What is it like working as a team on a manga project?

Yuto Tsukuda: The goal from the beginning was finding a story to highlight Saeki-sensei’s art.

Shun Saeki: I don’t believe that I have the storytelling skills that Tsukuda-sensei has so it is really a chemical reaction of our good parts working together and bringing this story to life.

What was the first thing you collaborated on?

Yuto Tsukuda: Food Wars is our first collaboration. But I already knew Saeki-sensei in the past as he was my senpai in university. He has always given me pointers.

What character would you choose as your personal chef?

Shun Saeki: Megumi. The food she makes is home cooking. It’s filled with love and kindness. So even when I’m older I won’t have to worry about her food being too spicy or hot.

Yuto Tsukada: Rindo. I want more excitement in my life. I’d want to have Rindo since she would bring excitement to the table. I think it would help you live longer.

Noriko Dohi: Shinomiya. The food he makes is very healthy. He uses a lot of vegetables. I think that because he is very sadistic as a character and being able to turn the tables on him by telling him what I want.

Final Thoughts

We thank Yuto Tsukuda, Shun Saeki, and Noriko Dohi for sharing their time to speak with us about their involvement in the Food Wars manga and anime. We have our fingers crossed for a wonderful final season to serve as a beautiful and tasty dessert to the amazing courses they’ve served up thus far. The CRX 19 press corps also deserves our thanks for their contributions to this interview.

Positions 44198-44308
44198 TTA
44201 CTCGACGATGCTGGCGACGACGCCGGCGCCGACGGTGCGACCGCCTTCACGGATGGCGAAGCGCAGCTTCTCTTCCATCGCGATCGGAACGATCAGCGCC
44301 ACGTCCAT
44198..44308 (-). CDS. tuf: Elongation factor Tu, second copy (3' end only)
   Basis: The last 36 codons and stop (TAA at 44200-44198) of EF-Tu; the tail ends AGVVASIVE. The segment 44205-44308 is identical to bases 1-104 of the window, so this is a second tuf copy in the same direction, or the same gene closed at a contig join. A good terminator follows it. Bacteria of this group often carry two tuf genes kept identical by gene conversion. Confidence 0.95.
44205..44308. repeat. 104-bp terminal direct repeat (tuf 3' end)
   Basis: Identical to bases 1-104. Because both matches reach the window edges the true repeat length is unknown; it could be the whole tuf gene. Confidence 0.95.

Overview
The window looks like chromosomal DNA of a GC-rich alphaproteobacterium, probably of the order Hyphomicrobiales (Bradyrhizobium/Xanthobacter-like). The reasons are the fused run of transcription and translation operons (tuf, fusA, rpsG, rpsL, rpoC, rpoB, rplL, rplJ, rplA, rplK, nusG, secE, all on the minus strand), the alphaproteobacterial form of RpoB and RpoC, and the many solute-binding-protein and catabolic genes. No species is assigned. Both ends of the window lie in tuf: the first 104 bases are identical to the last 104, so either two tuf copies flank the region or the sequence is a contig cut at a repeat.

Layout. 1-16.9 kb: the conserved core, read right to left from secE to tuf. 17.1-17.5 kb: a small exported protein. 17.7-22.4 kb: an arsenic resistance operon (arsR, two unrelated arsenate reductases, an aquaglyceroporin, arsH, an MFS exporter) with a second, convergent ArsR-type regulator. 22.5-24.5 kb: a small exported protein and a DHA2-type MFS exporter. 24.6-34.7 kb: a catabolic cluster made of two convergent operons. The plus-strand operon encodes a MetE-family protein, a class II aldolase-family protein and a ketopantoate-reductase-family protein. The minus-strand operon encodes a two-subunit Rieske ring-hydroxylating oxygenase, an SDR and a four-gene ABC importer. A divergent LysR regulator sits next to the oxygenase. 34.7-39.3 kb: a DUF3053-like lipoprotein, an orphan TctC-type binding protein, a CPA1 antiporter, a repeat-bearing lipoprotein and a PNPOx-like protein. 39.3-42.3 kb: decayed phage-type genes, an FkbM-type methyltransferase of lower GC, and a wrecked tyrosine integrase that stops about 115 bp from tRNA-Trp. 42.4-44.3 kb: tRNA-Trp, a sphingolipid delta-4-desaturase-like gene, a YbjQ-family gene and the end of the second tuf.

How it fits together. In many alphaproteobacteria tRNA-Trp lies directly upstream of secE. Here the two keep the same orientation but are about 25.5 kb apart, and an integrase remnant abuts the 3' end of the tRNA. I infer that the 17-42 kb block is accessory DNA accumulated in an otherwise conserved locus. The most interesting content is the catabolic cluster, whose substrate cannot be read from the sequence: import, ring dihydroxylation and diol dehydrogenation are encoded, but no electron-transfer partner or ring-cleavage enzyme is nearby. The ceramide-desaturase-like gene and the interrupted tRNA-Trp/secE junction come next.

Food-Wars-Shokugeki-no-Soma-Crunchyroll-Expo-2019-560x315 [Honey’s Anime Interview] Yuto Tsukuda, Shun Saeki (manga artists), and Noriko Dohi (anime producer) of “Food Wars! Shokugeki no Soma”


Author: Zeke Changuris

I’m a journalist, writer, photographer, video producer, social media manager and above all a storyteller. I’m located on the east coast of the United States but travel the world with the love of my life. I’ve been a nerd since birth with a love of history and science. I fell in love with anime, watching ROBOTECH and Venus Wars in the 80s when our only source was secondhand VHS dubs. A crazy new thing called the internet changed that, giving me access to new and amazing anime every day. I love to write for work and pleasure. I’m living the dream of every kid, getting paid to watch anime and loving every subtitled line.